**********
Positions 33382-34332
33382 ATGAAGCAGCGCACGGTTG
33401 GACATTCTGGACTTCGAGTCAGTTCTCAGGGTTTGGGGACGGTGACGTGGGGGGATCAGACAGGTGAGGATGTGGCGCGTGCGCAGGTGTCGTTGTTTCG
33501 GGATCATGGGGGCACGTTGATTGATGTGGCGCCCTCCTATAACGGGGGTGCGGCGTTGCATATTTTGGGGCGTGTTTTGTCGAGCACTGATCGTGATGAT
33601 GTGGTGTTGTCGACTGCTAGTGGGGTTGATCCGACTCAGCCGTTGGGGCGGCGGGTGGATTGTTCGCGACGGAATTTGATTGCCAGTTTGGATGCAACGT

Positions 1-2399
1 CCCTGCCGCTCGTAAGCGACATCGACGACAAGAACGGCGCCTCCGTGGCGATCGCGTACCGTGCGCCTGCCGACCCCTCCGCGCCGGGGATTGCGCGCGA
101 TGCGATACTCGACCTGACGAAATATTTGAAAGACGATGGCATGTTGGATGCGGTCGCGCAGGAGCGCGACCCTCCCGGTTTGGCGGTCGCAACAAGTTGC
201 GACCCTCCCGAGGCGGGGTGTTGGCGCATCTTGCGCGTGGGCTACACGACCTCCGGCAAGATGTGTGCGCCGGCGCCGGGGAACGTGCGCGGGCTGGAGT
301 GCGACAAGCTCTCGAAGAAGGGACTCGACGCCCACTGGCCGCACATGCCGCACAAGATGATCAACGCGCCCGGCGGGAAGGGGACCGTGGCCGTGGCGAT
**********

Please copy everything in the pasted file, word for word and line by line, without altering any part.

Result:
Positions 33382-34332
33382 ATGAAGCAGCGCACGGTTG
33401 GACATTCTGGACTTCGAGTCAGTTCTCAGGGTTTGGGGACGGTGACGTGGGGGGATCAGACAGGTGAGGATGTGGCGCGTGCGCAGGTGTCGTTGTTTCG
33501 GGATCATGGGGGCACGTTGATTGATGTGGCGCCCTCCTATAACGGGGGTGCGGCGTTGCATATTTTGGGGCGTGTTTTGTCGAGCACTGATCGTGATGAT
33601 GTGGTGTTGTCGACTGCTAGTGGGGTTGATCCGACTCAGCCGTTGGGGCGGCGGGTGGATTGTTCGCGACGGAATTTGATTGCCAGTTTGGATGCAACGT

Positions 1-2399
1 CCCTGCCGCTCGTAAGCGACATCGACGACAAGAACGGCGCCTCCGTGGCGATCGCGTACCGTGCGCCTGCCGACCCCTCCGCGCCGGGGATTGCGCGCGA
101 TGCGATACTCGACCTGACGAAATATTTGAAAGACGATGGCATGTTGGATGCGGTCGCGCAGGAGCGCGACCCTCCCGGTTTGGCGGTCGCAACAAGTTGC
201 GACCCTCCCGAGGCGGGGTGTTGGCGCATCTTGCGCGTGGGCTACACGACCTCCGGCAAGATGTGTGCGCCGGCGCCGGGGAACGTGCGCGGGCTGGAGT
301 GCGACAAGCTCTCGAAGAAGGGACTCGACGCCCACTGGCCGCACATGCCGCACAAGATGATCAACGCGCCCGGCGGGAAGGGGACCGTGGCCGTGGCGAT